On Nov. 15, 2019, the Board of Governors of the Federal Reserve (the “Board”) released its semiannual Financial Stability Report. The report presents the Board’s current assessment of the resilience of the U.S. financial system. The Financial Stability Report is similar to those published by other central banks and complements the annual report of the Financial Stability Oversight Council, which is chaired by the secretary of the treasury and includes the Federal Reserve board chair and other financial regulators.

The report contains a number of observations and conclusions of interest to participants in the leveraged finance market.

The Board observed that borrowing by businesses is historically high relative to gross domestic product (GDP), with the most rapid increases in debt concentrated among the riskiest firms amid weak credit standards, and it has grown faster than GDP through most of the current expansion. Furthermore, growth of this debt remained strong and was above the growth rate of economic output in the first half of 2019.

The net issuance of riskier forms of business debt — high-yield bonds and institutional leveraged loans — shows some variation in recent quarters but has remained robust overall in 2019.

The Board noted that an indicator of the leverage of businesses — the ratio of debt to assets for all publicly traded nonfinancial firms — is at its highest level in 20 years. Moreover, the leverage ratio among highly leveraged firms — defined as firms above the 75th percentile of the leverage distribution — is close to a historical high. Despite high balance sheet leverage, historically low interest rates have contributed to keeping the ratio of corporate earnings to interest expenses high for the median firm and near the historical median for riskier firms, which are those in the bottom 25th percentile of the distribution of this ratio.

The Board further observed that the volume of debt downgraded from investment grade to speculative grade in 2019 has been close to the average over the past five years. The Board noted that demand for institutional leveraged loans has remained strong and credit standards have remained weak. The share of newly issued loans to large corporations with high leverage — defined as those with a higher than 6:1 ratio of debt to earnings before interest, taxes, depreciation and amortization — exceeds previous peak levels observed in 2007 and 2014, when underwriting quality was poor. Incoming data point to continued strong issuance of leveraged loans in the third quarter of 2019. However, the Board observed that the credit performance of leveraged loans has been solid so far, with low default rates. Nonetheless, the Board cautioned that in an economic downturn, widespread downgrades of bonds and loans to speculative-grade ratings could lead investors to sell the downgraded debt rapidly, increasing market illiquidity and downward price pressures in a segment of the corporate debt markets known already to exhibit relatively low liquidity.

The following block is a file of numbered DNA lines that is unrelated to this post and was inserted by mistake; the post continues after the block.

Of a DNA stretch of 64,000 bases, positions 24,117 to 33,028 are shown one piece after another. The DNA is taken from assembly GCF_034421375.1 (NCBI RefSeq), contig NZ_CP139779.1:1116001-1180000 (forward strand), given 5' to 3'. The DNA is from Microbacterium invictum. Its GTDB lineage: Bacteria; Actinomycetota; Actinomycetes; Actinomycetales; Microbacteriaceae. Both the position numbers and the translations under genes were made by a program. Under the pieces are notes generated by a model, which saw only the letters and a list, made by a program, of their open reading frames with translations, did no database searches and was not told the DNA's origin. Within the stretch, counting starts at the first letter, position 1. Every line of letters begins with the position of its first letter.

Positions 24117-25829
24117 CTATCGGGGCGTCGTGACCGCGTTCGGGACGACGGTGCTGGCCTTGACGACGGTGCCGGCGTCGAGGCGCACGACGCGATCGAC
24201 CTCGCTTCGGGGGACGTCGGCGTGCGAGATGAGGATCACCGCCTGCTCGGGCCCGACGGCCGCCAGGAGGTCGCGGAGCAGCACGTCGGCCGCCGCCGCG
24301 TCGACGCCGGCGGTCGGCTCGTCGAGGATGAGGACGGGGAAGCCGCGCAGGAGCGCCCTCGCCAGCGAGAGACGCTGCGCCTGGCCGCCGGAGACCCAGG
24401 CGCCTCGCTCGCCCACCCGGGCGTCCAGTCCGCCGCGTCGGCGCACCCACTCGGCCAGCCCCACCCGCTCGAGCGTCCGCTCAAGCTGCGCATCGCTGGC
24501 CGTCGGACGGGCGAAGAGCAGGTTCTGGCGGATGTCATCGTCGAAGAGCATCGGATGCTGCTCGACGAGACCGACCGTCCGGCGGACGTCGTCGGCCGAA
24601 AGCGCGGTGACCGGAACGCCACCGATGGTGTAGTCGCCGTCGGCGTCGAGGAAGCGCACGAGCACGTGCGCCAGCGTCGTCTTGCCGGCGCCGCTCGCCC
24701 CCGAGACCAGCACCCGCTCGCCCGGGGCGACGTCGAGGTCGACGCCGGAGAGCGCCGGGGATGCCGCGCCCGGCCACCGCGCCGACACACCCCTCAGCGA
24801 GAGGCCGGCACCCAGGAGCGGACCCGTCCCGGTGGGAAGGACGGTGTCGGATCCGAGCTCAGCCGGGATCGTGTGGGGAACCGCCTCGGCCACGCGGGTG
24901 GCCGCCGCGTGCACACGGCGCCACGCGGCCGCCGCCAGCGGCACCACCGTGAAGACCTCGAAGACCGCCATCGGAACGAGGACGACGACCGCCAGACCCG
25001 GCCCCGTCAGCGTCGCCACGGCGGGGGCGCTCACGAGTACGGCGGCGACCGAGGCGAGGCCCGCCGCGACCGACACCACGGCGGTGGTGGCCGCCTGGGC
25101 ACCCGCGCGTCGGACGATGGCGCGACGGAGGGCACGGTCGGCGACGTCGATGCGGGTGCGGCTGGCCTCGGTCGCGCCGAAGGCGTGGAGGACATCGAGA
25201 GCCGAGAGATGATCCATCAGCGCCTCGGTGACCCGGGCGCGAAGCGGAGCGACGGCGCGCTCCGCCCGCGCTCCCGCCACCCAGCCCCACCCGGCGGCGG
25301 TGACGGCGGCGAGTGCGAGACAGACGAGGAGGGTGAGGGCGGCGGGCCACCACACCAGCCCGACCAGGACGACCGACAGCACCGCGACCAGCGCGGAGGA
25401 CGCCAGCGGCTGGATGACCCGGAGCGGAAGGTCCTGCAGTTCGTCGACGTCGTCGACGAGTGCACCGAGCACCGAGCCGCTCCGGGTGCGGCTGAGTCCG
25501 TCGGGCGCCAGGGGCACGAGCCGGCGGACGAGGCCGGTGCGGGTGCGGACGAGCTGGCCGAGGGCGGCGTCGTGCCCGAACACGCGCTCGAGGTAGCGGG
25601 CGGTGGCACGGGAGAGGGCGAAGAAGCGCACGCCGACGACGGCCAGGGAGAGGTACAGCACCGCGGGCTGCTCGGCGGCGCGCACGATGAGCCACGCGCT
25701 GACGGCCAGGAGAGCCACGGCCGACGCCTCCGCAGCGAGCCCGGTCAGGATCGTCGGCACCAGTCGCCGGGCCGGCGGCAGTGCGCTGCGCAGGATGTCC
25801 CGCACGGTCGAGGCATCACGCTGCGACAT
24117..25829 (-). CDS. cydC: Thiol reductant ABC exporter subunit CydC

The Board indicated that data on bank lending to financial institutions operating outside the banking sector — such as finance companies, asset managers, securitization vehicles and mortgage real estate investment trusts — can be informative about the use of leverage by nonbanks and shed light on the credit exposures of banks to these institutions. Committed amounts of credit from large banks to nonbanks have nearly doubled since 2013, and reached about $1.4 trillion by mid-2019. To date, about one-half of these committed amounts have been borrowed by nonbanks in the form of term loans or credit-line drawdowns. The outstanding loans to nonbanks represent about 11 percent of total loans of large banks, and the share of loans to nonbanks that are investment-grade loans remains stable at roughly 70 percent. The Board reported that total assets under management in high-yield corporate bond mutual funds and in bank loan funds have more than doubled over the past decade, to about $350 billion. The Board cautioned that the timing mismatch between the ability of investors in open-end bond and bank loan mutual funds to redeem their shares daily and the longer time often required to sell corporate bonds or loans creates conditions that can lead to runs on these funds in times of stress. While bank loan mutual funds continue to experience moderate outflows in 2019, mutual funds have been able to meet those redemptions without significant dislocations to market functioningThe full text of the report can be found here.